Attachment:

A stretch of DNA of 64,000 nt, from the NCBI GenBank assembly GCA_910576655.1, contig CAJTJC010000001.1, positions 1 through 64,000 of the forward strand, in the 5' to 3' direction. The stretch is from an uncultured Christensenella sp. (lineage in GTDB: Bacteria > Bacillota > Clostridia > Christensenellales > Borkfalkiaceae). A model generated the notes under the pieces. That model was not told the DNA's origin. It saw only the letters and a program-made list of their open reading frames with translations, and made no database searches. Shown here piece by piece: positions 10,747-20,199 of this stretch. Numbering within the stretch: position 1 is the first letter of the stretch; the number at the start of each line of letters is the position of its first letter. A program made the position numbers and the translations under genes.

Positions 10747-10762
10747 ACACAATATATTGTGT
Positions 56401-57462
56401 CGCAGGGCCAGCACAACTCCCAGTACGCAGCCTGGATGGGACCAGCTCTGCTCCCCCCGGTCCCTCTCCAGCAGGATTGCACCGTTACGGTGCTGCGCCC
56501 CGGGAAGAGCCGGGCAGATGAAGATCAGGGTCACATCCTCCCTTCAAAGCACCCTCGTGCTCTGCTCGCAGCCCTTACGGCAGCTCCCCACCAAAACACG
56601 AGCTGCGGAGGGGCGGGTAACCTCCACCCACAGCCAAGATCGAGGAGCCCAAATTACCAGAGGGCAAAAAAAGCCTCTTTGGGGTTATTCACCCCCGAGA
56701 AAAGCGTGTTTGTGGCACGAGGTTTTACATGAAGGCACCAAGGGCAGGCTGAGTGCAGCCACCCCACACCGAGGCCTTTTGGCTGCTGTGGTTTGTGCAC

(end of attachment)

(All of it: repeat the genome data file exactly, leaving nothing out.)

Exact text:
A stretch of DNA of 64,000 nt, from the NCBI GenBank assembly GCA_910576655.1, contig CAJTJC010000001.1, positions 1 through 64,000 of the forward strand, in the 5' to 3' direction. The stretch is from an uncultured Christensenella sp. (lineage in GTDB: Bacteria > Bacillota > Clostridia > Christensenellales > Borkfalkiaceae). A model generated the notes under the pieces. That model was not told the DNA's origin. It saw only the letters and a program-made list of their open reading frames with translations, and made no database searches. Shown here piece by piece: positions 10,747-20,199 of this stretch. Numbering within the stretch: position 1 is the first letter of the stretch; the number at the start of each line of letters is the position of its first letter. A program made the position numbers and the translations under genes.

Positions 10747-10762
10747 ACACAATATATTGTGT
Positions 56401-57462
56401 CGCAGGGCCAGCACAACTCCCAGTACGCAGCCTGGATGGGACCAGCTCTGCTCCCCCCGGTCCCTCTCCAGCAGGATTGCACCGTTACGGTGCTGCGCCC
56501 CGGGAAGAGCCGGGCAGATGAAGATCAGGGTCACATCCTCCCTTCAAAGCACCCTCGTGCTCTGCTCGCAGCCCTTACGGCAGCTCCCCACCAAAACACG
56601 AGCTGCGGAGGGGCGGGTAACCTCCACCCACAGCCAAGATCGAGGAGCCCAAATTACCAGAGGGCAAAAAAAGCCTCTTTGGGGTTATTCACCCCCGAGA
56701 AAAGCGTGTTTGTGGCACGAGGTTTTACATGAAGGCACCAAGGGCAGGCTGAGTGCAGCCACCCCACACCGAGGCCTTTTGGCTGCTGTGGTTTGTGCAC